In step 166, when it is determined that the luminance signal and differential color signals read out from the magnetic disk D are all written in the N-th area, the parameter N is incremented by one at step 168, and then it is determined in step 170 whether parameter N is 8 or less. When parameter N is 8 or less, the writing of data to all the areas R1 to R8 of the Y memory 51 and C memory 52 has not been ended, and therefore, the processing routine returns to step 151, in which the magnetic head 11 moves to the next track defined by the parameter N, and a new image signal is read out.

When the data is written in all areas R1 to R8 of the Y memory 51 and C memory 52, the processing routine shifts from step 170 to step 172, in which the data of the Y memory 51 and C memory 52 is read out and outputted to the display device.

Note that, in step 172, the data read out address value is produced based on the sampling clock fsh or fsh/2 outputted from the clock generation circuit 82.

Also, the read out of data of the Y memory 51 and C memory 52 in step 172 is carried out sequentially from the leading address. At this read out, in the blanking period T21 (see FIG. 9) of the blanking signal C.BLK1 inputted from the synchronizing signal generation circuit 53 to the memory control circuit 91, the read out address value is fixed to the leading address value of the area R11. Namely, the pedestal level of the blanking period necessary for the image signal of the high vision system to be restored is produced using the data of the area R11 of the Y memory 51 and C memory 52. Then, the luminance signal and differential color signals are read out from the Y memory 51 and C memory 52 in the same order as that for the memory writing control carried out when the high vision signal is divided for the frame and recorded on the magnetic disk D.

As described above, in the present embodiment, when an image signal of the high vision system having many scanning lines is divided and recorded on the magnetic disk D by the NTSC system, the pedestal level of the high vision signal written as it is in the respective memories is used for forming the blanking period at conversion to the NTSC system. Accordingly, it is not necessary to provide a special circuit for producing the blanking period as in the conventional device, and the blanking period is easily formed by the memory address control at the time of memory writing and read out, whereby the scale of the entire device is further reduced.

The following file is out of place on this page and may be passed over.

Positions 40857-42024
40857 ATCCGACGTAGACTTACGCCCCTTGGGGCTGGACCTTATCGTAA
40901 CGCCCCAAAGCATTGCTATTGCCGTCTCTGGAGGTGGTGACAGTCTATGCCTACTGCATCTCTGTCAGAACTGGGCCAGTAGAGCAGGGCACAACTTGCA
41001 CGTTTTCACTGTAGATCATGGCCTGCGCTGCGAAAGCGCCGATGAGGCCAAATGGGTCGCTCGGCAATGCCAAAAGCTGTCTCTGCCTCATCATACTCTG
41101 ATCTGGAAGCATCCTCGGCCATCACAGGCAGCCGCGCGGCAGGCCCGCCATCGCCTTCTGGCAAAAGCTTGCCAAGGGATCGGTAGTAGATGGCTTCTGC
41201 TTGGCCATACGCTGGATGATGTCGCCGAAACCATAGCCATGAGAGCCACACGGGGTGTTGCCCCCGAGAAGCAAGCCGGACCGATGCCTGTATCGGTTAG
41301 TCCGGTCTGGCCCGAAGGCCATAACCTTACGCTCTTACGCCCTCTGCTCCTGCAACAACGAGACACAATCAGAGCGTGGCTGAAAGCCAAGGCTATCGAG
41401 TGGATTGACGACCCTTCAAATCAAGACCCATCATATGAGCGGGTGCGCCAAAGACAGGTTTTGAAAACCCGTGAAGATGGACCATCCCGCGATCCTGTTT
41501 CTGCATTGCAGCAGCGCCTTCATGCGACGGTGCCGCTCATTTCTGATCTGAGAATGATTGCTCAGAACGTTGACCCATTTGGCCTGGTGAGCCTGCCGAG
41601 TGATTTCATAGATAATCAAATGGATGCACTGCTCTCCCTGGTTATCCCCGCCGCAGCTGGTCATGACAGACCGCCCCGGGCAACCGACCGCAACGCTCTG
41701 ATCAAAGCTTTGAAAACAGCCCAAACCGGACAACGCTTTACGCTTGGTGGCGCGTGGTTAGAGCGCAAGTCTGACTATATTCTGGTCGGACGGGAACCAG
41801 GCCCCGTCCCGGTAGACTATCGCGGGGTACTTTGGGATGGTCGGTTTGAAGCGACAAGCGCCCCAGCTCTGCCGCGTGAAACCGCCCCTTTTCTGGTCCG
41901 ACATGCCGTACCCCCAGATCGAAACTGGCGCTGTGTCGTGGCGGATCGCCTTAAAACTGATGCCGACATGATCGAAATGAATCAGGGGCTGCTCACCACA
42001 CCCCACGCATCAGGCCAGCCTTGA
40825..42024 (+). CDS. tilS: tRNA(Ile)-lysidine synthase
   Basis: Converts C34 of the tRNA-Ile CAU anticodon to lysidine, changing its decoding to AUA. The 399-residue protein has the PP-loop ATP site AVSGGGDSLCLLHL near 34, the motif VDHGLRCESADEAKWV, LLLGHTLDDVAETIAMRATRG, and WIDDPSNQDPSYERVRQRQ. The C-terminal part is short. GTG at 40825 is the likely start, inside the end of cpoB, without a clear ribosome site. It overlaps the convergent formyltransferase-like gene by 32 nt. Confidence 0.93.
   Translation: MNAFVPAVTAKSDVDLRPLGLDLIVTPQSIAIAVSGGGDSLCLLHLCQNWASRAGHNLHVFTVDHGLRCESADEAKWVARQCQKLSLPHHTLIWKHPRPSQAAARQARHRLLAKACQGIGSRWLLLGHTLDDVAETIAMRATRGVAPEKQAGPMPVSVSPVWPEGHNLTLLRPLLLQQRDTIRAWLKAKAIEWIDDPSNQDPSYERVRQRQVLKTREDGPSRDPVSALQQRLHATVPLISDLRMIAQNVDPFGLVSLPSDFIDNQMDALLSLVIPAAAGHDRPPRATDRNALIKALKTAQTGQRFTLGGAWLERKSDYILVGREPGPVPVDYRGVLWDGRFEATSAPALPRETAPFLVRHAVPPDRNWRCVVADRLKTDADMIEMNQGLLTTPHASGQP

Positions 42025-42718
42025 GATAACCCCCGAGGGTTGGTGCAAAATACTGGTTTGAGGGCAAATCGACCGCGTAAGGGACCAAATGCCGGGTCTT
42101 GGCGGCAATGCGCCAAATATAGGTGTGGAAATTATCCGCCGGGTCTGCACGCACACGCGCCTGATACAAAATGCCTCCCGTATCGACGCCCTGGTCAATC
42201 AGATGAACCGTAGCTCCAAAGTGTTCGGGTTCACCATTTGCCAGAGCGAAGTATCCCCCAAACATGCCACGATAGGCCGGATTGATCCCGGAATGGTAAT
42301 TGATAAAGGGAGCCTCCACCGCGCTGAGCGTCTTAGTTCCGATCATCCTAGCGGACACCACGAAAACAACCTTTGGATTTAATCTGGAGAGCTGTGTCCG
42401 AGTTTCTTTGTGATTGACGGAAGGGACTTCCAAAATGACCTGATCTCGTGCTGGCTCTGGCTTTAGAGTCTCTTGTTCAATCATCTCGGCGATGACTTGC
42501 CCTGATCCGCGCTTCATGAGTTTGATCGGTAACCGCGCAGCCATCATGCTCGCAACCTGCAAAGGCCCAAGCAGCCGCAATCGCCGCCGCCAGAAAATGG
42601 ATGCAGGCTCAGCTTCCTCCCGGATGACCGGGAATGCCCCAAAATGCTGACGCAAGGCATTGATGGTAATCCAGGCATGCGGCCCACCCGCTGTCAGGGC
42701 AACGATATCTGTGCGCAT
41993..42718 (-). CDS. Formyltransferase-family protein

Also, in the present embodiment, the high resolution image divided and recorded on the magnetic disk D was a high vision signal, but the present invention is not restricted to this, and an image of any system can be used.

Further, it is also possible even if the number of parts the input image is divided into is other than four. Namely, it is possible even if the number is two, but in this case, the frame is divided in the vertical direction. Note that, the order of read out of the areas of the divided frames from the Y memory 26, the R-Y memory 27, and the B-Y memory 28 is not restricted to the order as shown in FIG. 3. Namely, it is also possible even if after the data of the first and second areas are recorded, the data of the fifth and sixth areas are recorded next, and then the data of the third and fourth areas and the data of the seventh and eighth areas are recorded.

Also, an explanation was made of only the reproduction of the original frame from the divided frames in the reproduction operation of the present embodiment, but it is also possible to constitute the device so that each of the divided frames is reproduced alone. Namely, so as to enable reproduction of the image of only the right top divided frame of the conventional still video frame, concerning the areas R5 to R8 recording the image signal in the arrow direction of the symbol A2 of FIG. 3, the data is written in the memory along the arrow direction thereof at the time of reproduction of the partial image, and when the data is read out from the memory so as to display the same on the display device, scanning is carried out from the left to right for the reproduction. By this, the image of the divided part can be reproduced by itself.

Although the embodiments of the present invention have been described herein with reference to the accompanying drawings, obviously many modifications and changes may be made by those skilled in the art without departing from the scope of the invention.

The present disclosure relates to subject matter contained in Japanese Patent Application No. HEI 5-153047 (filed on May 31, 1993) which is expressly incorporated herein, by reference, in its entirety.

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Classifications
U.S. Classification386/245, 348/718, 386/E09.052, 386/248, 386/239
International ClassificationH04N5/91, H04N5/781, H04N101/00, H04N5/907, H04N9/877
Cooperative ClassificationH04N9/877
European ClassificationH04N9/877
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Effective date: 20060505